Study Finds Virtually No Increase in Women’s Representation in STEM Characters in Television and Film Over the Past Five Years

The Geena Davis Institute on Gender in Media and the Lyda Hill Foundation have released an updated report on the portrayals of women in STEM fields in television and film from 2007 to 2022. This study builds on a previous report the partners conducted in 2018 by providing a look into what has changed in this area since 2017.

From 2007 to 2017, approximately 37 percent of STEM characters in film and television were women. There has been very little change since 2017, with women portraying only 38 percent of STEM characters from 2018 to 2022. A notable change over the past five years was that women characters are shown in a more diverse range of STEM fields. From 2007 to 2017, almost 66 percent of women STEM characters were in the life sciences and medical fields. From 2018 to 2022, the rate of women STEM characters in those fields dropped to 56 percent compared to an increase from 2 percent to 13 percent for engineers, and an increase from 7 percent to 15 percent for computer scientists and programmers.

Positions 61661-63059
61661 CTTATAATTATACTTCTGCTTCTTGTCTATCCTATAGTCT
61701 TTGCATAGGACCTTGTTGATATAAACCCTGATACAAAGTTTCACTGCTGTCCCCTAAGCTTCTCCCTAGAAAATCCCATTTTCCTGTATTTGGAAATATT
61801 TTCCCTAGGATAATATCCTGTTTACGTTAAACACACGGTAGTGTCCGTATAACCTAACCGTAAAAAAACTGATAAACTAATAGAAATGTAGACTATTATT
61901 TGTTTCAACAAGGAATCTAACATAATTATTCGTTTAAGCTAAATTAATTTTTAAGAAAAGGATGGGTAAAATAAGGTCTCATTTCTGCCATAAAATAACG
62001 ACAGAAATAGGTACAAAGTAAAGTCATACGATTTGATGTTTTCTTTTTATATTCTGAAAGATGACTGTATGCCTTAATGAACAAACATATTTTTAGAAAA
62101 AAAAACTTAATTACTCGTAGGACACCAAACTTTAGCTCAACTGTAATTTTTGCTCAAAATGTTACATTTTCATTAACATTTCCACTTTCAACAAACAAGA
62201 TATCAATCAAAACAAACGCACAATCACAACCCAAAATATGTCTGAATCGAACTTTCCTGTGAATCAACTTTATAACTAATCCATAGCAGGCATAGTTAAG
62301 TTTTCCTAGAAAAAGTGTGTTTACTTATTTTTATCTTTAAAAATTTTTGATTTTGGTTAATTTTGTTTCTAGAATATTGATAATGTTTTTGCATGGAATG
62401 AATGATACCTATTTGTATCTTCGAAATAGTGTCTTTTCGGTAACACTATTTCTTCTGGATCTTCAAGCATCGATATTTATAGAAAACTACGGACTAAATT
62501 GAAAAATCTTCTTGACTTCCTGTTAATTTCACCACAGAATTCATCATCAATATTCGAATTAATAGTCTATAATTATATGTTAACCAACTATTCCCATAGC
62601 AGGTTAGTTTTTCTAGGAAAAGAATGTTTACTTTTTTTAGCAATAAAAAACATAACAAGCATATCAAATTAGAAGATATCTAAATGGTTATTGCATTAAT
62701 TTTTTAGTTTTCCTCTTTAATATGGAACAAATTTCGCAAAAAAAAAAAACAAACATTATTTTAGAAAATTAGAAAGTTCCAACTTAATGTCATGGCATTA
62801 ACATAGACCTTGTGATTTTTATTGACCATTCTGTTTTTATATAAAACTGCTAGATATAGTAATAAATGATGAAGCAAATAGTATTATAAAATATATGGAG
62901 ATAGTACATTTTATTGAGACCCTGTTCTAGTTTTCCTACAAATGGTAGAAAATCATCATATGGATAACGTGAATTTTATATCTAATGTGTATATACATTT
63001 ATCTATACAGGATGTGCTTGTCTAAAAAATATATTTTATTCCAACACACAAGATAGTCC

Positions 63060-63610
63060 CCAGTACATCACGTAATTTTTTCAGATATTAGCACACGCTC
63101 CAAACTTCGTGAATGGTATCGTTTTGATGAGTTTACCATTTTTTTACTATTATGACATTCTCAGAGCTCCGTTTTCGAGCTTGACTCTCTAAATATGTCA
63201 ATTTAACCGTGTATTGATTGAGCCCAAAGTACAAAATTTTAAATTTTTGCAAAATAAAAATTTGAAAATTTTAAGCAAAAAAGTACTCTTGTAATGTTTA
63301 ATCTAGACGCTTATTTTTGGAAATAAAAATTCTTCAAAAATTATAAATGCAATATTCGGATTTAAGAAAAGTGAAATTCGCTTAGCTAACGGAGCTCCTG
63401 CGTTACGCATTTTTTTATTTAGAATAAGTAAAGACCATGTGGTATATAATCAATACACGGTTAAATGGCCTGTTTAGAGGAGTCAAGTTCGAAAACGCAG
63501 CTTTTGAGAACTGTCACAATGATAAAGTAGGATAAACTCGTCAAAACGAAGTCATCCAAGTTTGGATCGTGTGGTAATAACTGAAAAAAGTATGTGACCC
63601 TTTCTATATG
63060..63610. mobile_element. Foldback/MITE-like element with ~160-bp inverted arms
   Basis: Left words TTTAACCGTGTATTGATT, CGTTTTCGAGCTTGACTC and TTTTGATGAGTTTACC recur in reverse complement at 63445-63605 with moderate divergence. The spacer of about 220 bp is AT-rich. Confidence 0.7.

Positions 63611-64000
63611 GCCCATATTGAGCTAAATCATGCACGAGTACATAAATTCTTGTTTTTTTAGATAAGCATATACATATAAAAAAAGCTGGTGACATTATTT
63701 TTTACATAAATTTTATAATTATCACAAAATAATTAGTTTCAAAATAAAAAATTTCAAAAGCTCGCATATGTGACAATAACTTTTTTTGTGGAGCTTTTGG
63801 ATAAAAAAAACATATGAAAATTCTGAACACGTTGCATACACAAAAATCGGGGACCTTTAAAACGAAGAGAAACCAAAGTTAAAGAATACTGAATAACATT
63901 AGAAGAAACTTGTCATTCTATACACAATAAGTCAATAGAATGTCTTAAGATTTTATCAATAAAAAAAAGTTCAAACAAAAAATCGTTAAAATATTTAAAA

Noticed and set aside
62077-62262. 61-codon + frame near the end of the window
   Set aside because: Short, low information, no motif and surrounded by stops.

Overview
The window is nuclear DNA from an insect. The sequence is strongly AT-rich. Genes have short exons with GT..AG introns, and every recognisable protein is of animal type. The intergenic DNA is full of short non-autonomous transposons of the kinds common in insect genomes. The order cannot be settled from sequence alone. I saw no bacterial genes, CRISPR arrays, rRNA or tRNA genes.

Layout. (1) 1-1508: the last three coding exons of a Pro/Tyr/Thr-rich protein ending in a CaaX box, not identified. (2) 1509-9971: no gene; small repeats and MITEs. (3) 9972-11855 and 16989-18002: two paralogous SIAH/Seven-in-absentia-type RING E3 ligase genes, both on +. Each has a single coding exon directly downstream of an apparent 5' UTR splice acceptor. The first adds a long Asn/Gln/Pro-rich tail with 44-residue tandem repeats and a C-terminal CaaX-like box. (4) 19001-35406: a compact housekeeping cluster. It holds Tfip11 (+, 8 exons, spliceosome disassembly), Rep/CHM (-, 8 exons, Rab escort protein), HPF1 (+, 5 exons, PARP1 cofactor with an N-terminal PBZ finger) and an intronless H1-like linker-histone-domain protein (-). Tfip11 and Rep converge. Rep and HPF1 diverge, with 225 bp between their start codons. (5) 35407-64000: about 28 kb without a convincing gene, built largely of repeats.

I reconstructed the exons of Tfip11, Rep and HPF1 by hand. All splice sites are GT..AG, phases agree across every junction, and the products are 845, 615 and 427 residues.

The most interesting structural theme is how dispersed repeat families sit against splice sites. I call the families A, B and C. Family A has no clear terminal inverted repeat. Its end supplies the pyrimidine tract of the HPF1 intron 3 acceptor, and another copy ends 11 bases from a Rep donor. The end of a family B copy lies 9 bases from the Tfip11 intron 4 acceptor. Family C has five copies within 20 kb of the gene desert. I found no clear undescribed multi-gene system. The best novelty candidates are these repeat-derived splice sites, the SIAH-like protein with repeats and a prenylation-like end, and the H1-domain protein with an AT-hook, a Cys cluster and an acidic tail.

Additionally, the study surveyed a group of girls and young women in 2023 and found that 71 percent of respondents believe women representation in STEM is important, a significant increase from 51 percent in 2018. The respondents also showed a strong desire to see more women STEM characters on screen, with 62 percent reporting they enjoy watching entertainment about STEM topics and 72 percent reporting they wish there were more women STEM characters in television and film.

The full report, “Portray Her 2.0: An Analysis of 15 Years of Women in STEM On-Screen, 2007 – 2022,” can be viewed here.

Filed Under: Research/Study


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